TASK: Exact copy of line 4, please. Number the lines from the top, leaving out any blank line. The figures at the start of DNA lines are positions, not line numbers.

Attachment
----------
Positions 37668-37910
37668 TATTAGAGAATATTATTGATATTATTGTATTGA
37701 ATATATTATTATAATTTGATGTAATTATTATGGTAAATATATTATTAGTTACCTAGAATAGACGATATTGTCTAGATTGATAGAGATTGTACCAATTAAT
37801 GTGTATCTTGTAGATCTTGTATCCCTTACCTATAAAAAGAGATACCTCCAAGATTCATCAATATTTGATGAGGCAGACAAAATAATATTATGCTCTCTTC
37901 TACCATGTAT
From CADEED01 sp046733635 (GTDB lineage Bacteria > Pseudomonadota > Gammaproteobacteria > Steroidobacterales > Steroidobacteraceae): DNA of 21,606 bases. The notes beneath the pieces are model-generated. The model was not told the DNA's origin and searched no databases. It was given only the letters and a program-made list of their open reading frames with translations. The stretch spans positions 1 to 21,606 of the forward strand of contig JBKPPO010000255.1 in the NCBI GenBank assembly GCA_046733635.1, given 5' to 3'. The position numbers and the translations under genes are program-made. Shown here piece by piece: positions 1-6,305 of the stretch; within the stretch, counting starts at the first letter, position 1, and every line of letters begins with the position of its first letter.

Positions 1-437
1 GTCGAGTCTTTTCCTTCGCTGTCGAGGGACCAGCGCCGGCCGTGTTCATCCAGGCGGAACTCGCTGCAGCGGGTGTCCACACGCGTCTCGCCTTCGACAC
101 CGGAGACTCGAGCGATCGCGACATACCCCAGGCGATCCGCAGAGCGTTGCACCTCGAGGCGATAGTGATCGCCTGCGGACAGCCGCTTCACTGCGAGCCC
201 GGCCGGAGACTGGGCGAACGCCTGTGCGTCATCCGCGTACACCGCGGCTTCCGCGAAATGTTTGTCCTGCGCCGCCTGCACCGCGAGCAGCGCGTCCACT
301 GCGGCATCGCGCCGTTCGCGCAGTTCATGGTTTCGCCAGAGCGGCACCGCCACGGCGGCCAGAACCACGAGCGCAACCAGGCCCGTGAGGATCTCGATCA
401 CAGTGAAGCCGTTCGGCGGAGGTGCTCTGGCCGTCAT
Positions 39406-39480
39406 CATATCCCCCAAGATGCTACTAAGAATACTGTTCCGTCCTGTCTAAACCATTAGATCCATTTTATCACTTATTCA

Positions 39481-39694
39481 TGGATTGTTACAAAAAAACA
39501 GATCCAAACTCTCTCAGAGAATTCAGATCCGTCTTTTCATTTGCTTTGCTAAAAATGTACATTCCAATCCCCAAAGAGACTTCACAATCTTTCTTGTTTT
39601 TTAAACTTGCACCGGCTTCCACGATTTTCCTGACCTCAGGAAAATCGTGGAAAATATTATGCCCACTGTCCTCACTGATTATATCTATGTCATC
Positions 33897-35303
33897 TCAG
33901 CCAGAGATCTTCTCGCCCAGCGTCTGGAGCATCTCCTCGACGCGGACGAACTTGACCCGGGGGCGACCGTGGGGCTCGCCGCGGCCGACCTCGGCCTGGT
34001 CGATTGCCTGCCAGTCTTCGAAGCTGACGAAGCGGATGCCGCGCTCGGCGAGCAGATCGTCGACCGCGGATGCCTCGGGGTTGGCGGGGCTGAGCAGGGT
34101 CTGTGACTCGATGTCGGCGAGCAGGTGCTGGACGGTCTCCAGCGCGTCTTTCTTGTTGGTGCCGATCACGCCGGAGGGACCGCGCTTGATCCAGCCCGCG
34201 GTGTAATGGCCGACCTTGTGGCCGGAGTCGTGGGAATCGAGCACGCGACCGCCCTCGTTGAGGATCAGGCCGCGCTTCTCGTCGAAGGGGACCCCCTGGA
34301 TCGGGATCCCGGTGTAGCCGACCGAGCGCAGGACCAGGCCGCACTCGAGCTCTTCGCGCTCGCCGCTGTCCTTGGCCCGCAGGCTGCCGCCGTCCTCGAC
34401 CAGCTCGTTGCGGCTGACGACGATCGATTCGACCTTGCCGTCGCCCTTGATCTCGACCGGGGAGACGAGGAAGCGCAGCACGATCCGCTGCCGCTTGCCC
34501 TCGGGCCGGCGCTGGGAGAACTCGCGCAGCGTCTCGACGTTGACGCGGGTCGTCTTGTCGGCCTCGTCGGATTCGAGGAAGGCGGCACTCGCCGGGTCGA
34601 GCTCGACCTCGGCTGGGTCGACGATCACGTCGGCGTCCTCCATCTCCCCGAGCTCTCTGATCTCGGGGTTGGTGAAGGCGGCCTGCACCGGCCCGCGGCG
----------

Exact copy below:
37801 GTGTATCTTGTAGATCTTGTATCCCTTACCTATAAAAAGAGATACCTCCAAGATTCATCAATATTTGATGAGGCAGACAAAATAATATTATGCTCTCTTC